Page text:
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Wednesday 19 Dec 2018 | 00:48 | SYDNEY
Wednesday 19 Dec 2018 | 00:48 | SYDNEY

Violence, confusion, and conspiracy theories in the Kerch Strait

Kerch Strait (Photo: Kremlin.ru)

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COMMENTS

4 December 2018 12:30

Last week, a diplomatic, security, and military storm began brewing between the Ukraine and Russia near the Sea of Azov.

On 25 November, two Ukrainian armed patrol boats and a tugboat sought to enter these waters, accessible only through the Strait of Kerch (controlled by Russia since annexing Crimea in 2014), with the aim of reaching the Ukrainian port of Mariupol. But before reaching the Strait, they were intercepted by between four and ten Russian ships that denied them entry, rammed them, and, when they turned to flee, fired upon and ultimately boarded them – injuring several crew members. All three vessels are now in Russian custody, with personnel either in hospital or detention.

There’s every reason to suspect that the entire incident was an accident, provoked by existing tensions in the area.

Both sides have blamed the other for what occurred, with Moscow claiming that Ukraine’s ships had not submitted transit plans for approval to pass through the Strait, had manoeuvred dangerously, and ignored instructions from Russian border-guard patrol boats.

In turn, Kiev claims that, firstly, it is not required to submit any plans under the 2003 agreement between the two states that governs the use of the Strait and which grants “freedom of navigation” to Ukrainian vessels. Further, Kiev asserts that its vessels did file the plans regardless but that these were never acknowledged by Russian authorities.

Both sides have also escalated their response to the situation while claiming that the incident was a premeditated act by the other driven by ulterior motives. Ukraine’s President Poroshenko has declared martial law on the provinces bordering the Sea of Azov, stating that a Russian invasion is in the offing, asked for NATO to send vessels in support; and has also suggested that the whole situation is an effort by the Kremlin to prevent a split of the Ukrainian Orthodox church away from Russia.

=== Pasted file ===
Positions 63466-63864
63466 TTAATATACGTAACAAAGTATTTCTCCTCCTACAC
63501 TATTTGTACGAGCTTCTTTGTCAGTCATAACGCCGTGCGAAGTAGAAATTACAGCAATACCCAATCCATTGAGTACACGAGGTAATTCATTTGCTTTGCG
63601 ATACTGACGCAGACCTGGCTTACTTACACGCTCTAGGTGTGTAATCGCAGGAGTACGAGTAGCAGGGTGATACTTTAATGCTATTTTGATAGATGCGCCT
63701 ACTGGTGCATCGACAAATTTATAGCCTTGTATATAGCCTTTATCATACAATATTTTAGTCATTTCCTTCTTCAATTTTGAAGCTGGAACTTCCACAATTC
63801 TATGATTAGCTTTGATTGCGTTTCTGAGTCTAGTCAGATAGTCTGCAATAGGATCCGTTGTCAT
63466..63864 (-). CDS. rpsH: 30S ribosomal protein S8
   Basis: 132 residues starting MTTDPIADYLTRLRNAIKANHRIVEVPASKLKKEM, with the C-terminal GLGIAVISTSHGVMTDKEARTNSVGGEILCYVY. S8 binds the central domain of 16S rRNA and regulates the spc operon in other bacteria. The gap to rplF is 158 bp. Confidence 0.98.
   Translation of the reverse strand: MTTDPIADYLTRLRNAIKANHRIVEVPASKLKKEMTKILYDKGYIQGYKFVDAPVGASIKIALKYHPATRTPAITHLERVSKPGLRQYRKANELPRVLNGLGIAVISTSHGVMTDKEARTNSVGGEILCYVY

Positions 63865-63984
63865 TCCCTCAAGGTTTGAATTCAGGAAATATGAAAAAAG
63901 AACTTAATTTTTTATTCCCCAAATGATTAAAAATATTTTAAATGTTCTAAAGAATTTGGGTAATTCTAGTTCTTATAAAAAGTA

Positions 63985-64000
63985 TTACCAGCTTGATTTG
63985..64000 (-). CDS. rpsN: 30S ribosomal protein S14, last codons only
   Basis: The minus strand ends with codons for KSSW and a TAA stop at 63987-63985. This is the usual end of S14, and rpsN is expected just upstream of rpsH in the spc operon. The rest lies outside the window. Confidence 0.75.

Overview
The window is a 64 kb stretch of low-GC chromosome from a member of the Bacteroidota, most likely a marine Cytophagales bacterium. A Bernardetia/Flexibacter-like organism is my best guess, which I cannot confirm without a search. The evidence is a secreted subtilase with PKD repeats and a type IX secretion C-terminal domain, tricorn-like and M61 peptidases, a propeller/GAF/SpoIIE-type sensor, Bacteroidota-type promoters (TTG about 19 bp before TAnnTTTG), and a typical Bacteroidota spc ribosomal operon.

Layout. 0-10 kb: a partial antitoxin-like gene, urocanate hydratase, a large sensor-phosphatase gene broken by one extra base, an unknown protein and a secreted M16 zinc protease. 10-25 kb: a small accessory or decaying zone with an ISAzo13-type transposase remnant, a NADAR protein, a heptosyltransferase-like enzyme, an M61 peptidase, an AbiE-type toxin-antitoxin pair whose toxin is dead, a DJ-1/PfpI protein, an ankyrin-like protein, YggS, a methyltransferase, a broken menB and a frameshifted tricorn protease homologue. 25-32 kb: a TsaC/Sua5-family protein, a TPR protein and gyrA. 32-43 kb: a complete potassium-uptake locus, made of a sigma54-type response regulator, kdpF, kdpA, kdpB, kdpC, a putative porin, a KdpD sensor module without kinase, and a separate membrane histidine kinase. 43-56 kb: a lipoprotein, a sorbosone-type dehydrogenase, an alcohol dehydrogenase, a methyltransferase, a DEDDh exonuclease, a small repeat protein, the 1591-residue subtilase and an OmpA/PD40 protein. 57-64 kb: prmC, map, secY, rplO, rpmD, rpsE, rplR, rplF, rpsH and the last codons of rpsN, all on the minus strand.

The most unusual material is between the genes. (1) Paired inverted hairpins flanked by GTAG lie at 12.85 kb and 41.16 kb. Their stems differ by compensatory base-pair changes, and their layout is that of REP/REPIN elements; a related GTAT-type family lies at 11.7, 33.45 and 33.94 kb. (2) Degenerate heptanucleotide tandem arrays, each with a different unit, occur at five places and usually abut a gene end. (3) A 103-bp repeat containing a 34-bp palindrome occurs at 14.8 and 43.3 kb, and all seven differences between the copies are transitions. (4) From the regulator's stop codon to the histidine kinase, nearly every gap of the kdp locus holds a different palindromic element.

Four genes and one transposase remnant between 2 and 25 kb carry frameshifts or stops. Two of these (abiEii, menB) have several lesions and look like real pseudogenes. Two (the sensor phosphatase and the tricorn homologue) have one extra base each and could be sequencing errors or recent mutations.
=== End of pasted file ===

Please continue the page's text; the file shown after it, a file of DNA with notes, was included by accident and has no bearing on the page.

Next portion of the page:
For its part, Moscow has moved additional anti-ship and advanced air defence missiles into the region. President Putin has also suggested that Poroshenko organised the incident as a deliberate provocation to galvanise his support ahead of the next election – one where he’s predicted to do poorly. Perhaps most intriguingly, Russian state media has wasted no time in suggesting a broader conspiracy is at play, with shadowy powers in Washington helping to stage the incident to force a cancellation of planned meetings between Putin and Trump (and indeed the American President subsequently did just that).

So what actually happened and what can we make of it all?

Firstly, Occam’s Razor says there’s every reason to suspect that the entire incident was an accident, provoked by existing tensions in the area. Perhaps the Ukrainian vessels forgot to file their transit plans, or perhaps they did file but the communications links weren’t working well and the Russian authorities never received them, or they did but there was an oversight in actioning the information. In any of these scenarios, noting the existing tensions between the two nations, it’s entirely feasible that both sides would have felt in the right and ready and willing to escalate to test the other’s mettle.

Secondly, the resort to violence was clearly the result of Russian units’ actions. It was the Ukrainian vessels that were rammed and, when they sought to withdraw, were fired upon and boarded. They were attacked by Russian naval forces that were already superior in numbers and apparently also called on fighter jets and attack helicopters for support. 

Lastly, although both countries have suggested ulterior motives on behalf of the other, it is a move particularly typical of Moscow – in those situations where it has directly caused the actual violence – to claim the status of victim and also to blame the West for its troubles.

At Kerch this week, it is dark American powers forcing Russia to defend itself, with the aim of stalling the Putin-Trump meeting, no doubt to disrupt the much good work that would have occurred there. In May this year, when Russian intelligence operatives attempted to kill a former defector, Sergei Skripal, with nerve gas on British soil, it was the CIA, MI6, or both who were to blame, seeking to tarnish the Kremlin’s image for their own sinister aims.

But beyond these points much remains unclear, certainly regarding how events will end as the current crisis remains unresolved at this point. But those with an interest in security affairs in general and Russia, in particular, might find it instructive to note how power games are played in Eastern Europe.

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